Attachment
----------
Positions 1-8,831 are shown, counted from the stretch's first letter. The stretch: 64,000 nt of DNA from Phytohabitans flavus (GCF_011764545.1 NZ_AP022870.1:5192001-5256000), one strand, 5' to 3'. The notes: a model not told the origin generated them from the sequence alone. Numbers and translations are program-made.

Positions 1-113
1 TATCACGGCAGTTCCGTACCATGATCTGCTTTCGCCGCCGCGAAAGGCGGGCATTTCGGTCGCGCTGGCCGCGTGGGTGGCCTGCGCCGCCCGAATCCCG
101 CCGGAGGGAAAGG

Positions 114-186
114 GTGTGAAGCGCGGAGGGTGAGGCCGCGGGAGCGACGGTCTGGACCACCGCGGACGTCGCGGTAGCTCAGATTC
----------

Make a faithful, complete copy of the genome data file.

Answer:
Positions 1-8,831 are shown, counted from the stretch's first letter. The stretch: 64,000 nt of DNA from Phytohabitans flavus (GCF_011764545.1 NZ_AP022870.1:5192001-5256000), one strand, 5' to 3'. The notes: a model not told the origin generated them from the sequence alone. Numbers and translations are program-made.

Positions 1-113
1 TATCACGGCAGTTCCGTACCATGATCTGCTTTCGCCGCCGCGAAAGGCGGGCATTTCGGTCGCGCTGGCCGCGTGGGTGGCCTGCGCCGCCCGAATCCCG
101 CCGGAGGGAAAGG

Positions 114-186
114 GTGTGAAGCGCGGAGGGTGAGGCCGCGGGAGCGACGGTCTGGACCACCGCGGACGTCGCGGTAGCTCAGATTC